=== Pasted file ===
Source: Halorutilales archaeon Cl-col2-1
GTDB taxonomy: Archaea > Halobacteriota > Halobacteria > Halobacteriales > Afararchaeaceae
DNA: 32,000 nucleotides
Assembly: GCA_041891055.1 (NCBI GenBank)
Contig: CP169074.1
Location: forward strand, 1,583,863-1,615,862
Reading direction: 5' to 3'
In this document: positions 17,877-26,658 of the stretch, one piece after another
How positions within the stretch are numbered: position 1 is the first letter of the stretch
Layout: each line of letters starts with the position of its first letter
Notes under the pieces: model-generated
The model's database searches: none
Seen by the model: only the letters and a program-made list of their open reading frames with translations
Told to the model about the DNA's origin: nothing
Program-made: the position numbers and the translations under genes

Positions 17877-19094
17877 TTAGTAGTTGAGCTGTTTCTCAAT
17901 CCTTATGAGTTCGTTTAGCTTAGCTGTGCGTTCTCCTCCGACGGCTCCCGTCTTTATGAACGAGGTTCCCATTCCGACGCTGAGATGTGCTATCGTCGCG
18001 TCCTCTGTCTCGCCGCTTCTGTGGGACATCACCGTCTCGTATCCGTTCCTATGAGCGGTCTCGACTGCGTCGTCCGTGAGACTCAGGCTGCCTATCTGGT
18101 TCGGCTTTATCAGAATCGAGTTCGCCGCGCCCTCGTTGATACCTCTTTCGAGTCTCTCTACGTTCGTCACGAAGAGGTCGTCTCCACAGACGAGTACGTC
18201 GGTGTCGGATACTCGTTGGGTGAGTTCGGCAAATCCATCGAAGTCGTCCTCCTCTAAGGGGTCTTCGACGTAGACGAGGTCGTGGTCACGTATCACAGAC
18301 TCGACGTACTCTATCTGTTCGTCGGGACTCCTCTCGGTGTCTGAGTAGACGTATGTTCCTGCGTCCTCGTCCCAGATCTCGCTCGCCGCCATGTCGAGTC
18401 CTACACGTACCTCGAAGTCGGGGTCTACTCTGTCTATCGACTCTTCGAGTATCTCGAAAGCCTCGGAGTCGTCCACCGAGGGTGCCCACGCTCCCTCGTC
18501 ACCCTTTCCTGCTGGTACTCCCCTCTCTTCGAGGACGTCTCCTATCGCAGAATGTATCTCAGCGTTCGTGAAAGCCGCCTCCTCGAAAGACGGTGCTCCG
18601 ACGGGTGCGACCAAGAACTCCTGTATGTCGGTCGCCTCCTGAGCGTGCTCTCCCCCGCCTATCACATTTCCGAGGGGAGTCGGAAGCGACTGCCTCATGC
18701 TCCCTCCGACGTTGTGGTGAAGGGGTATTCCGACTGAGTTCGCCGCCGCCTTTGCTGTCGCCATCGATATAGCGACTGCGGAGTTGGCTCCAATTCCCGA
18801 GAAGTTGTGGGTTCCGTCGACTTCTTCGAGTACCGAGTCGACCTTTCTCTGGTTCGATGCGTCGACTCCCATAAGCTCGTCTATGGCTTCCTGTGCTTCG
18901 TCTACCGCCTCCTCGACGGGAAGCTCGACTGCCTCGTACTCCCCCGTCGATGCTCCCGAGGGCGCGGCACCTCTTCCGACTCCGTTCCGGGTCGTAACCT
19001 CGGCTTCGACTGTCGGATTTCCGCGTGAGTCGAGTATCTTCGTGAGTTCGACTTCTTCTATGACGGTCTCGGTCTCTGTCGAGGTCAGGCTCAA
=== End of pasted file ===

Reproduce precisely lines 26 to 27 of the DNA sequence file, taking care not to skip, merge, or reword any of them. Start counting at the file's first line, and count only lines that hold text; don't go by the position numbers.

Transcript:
18701 TCCCTCCGACGTTGTGGTGAAGGGGTATTCCGACTGAGTTCGCCGCCGCCTTTGCTGTCGCCATCGATATAGCGACTGCGGAGTTGGCTCCAATTCCCGA
18801 GAAGTTGTGGGTTCCGTCGACTTCTTCGAGTACCGAGTCGACCTTTCTCTGGTTCGATGCGTCGACTCCCATAAGCTCGTCTATGGCTTCCTGTGCTTCG